The Robert F. Schumann Foundation has generously awarded the College of the Environment (COE) a 5-year, $2-million grant to focus on the areas of food security, environmental justice, and sustainability. The Schumann Institute of the COE will be adding new positions to enhance teaching, research, and community engagement; building a network of local community organizations that specialize in the areas of food security, environmental justice, and sustainability; providing opportunities for Wesleyan environmental studies students to work with these organizations to help their efforts; and creating a “pipeline” of professional training for graduate students, post-doctoral fellows, and professors of the practice so that they will have the skills and knowledge needed to contribute importantly when they leave Wesleyan. Enhanced courses; student immersion in community engagement projects; student internships; campus and community seminars, symposia, and workshops; scholarly output on environmental issues; and other related activities will all be supported with the grant.
rader ’23 explores resilience in culebra
Every year, the COE awards fellowships to fund summer research opportunities for Wesleyan students across all majors and class years. Joel Rader ’23 is a film and environmental studies major who spent summer 2022 investigating how resilience has been “seeded” within the social-ecological system of the island of Culebra, Puerto, Rico, in the wake of the devastation wrought by hurricanes Irma and Maria. To view Joel’s amazing fellowship project website, click here!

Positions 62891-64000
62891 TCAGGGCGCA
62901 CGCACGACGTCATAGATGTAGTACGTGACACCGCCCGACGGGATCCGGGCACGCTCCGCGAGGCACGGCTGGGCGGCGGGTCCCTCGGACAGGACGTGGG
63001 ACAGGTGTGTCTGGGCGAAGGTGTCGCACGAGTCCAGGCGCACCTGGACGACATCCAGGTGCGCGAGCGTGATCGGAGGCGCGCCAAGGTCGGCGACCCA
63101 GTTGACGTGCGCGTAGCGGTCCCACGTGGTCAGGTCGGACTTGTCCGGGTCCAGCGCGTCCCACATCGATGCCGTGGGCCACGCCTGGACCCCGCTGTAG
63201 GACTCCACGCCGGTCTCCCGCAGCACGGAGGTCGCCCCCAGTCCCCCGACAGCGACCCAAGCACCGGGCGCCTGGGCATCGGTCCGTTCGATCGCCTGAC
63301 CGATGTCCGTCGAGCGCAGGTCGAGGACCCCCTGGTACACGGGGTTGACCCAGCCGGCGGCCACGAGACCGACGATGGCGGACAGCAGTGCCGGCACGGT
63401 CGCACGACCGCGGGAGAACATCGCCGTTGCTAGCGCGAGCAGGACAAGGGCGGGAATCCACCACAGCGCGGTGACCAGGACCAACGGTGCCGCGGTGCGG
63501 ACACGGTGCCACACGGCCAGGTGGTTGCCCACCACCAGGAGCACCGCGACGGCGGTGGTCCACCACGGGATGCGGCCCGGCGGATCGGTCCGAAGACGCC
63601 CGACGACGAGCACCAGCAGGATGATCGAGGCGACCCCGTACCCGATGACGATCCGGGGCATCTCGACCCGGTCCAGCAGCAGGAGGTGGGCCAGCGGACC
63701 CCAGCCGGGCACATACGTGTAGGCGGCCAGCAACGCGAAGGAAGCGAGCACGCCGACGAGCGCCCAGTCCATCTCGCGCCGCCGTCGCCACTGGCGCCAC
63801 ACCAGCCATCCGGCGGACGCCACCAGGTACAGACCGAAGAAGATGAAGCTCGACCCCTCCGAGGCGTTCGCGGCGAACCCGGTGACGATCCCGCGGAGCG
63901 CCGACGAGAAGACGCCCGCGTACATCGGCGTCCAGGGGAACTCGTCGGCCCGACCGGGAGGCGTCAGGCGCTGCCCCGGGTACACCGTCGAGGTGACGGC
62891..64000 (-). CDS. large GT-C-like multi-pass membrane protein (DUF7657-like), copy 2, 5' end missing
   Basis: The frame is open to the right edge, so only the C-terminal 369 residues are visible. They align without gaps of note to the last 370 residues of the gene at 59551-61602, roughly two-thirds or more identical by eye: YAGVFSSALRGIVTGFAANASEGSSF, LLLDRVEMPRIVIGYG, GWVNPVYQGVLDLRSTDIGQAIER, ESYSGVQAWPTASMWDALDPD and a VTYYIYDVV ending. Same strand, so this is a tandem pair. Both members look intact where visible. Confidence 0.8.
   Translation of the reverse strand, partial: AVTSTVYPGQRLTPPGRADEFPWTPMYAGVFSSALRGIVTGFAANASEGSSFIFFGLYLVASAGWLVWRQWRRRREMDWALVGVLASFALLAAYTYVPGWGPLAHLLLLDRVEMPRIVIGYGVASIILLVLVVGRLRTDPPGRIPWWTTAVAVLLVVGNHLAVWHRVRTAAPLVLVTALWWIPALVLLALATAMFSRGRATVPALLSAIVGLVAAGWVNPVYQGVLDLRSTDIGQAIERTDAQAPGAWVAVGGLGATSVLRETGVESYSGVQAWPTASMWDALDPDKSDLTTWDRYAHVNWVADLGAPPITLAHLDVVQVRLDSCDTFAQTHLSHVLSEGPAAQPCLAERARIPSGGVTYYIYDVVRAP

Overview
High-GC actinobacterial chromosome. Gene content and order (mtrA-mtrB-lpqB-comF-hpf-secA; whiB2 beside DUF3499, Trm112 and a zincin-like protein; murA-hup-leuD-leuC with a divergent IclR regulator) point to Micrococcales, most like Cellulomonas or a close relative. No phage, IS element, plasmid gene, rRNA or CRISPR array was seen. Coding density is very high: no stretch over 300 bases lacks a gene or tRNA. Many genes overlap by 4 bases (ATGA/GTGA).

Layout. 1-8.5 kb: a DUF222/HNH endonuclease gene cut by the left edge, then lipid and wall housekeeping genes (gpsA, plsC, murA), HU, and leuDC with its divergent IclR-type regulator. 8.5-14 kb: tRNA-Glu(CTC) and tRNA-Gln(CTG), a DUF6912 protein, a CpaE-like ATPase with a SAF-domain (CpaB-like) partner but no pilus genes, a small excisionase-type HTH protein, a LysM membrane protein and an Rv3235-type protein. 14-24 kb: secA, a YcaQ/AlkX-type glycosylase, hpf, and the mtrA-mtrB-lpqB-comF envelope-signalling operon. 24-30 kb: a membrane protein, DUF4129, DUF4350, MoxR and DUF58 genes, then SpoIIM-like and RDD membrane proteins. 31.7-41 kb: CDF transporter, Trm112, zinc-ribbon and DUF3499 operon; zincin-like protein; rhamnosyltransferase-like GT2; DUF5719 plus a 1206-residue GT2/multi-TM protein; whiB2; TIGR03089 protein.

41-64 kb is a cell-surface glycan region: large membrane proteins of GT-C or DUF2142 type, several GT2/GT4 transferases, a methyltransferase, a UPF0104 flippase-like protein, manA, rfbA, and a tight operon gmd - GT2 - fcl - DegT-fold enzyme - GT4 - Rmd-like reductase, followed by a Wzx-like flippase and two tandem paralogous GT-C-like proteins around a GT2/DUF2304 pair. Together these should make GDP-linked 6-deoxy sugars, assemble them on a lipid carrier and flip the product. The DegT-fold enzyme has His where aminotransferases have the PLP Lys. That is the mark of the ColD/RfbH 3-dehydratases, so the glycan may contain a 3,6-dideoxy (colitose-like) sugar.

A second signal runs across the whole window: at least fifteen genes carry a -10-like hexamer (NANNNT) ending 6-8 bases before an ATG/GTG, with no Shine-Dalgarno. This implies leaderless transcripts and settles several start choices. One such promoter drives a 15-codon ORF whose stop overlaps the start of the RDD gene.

Tell us about your summer research project!
My project explored the island of Culebra, Puerto Rico, as a Social-Ecological System (SES), including the integral contributions to SES resilience made by small business owners, activists, scientists, and environmentalists. The project focuses in particular on the significant work that the nonprofit organization Sociedad Ambiente Marino (SAM) does toward resilience efforts in Culebra. SAM’s efforts are not just important for the Culebra SES itself, but could be a replicable model for other island communities throughout the Caribbean that are among the most exposed to climate change impacts today. Among SAM’s important current projects is the restoration of endangered coral species that are important to this region of the Caribbean.